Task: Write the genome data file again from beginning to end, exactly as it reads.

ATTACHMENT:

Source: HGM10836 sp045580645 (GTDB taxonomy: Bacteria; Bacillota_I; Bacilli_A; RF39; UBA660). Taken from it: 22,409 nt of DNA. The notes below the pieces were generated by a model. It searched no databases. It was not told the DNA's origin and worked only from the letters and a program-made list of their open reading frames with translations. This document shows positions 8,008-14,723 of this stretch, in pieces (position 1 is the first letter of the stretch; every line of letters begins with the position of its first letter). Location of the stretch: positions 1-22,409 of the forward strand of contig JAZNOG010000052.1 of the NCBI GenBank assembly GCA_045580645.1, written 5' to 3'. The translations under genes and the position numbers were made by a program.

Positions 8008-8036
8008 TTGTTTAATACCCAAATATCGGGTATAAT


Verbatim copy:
Source: HGM10836 sp045580645 (GTDB taxonomy: Bacteria; Bacillota_I; Bacilli_A; RF39; UBA660). Taken from it: 22,409 nt of DNA. The notes below the pieces were generated by a model. It searched no databases. It was not told the DNA's origin and worked only from the letters and a program-made list of their open reading frames with translations. This document shows positions 8,008-14,723 of this stretch, in pieces (position 1 is the first letter of the stretch; every line of letters begins with the position of its first letter). Location of the stretch: positions 1-22,409 of the forward strand of contig JAZNOG010000052.1 of the NCBI GenBank assembly GCA_045580645.1, written 5' to 3'. The translations under genes and the position numbers were made by a program.

Positions 8008-8036
8008 TTGTTTAATACCCAAATATCGGGTATAAT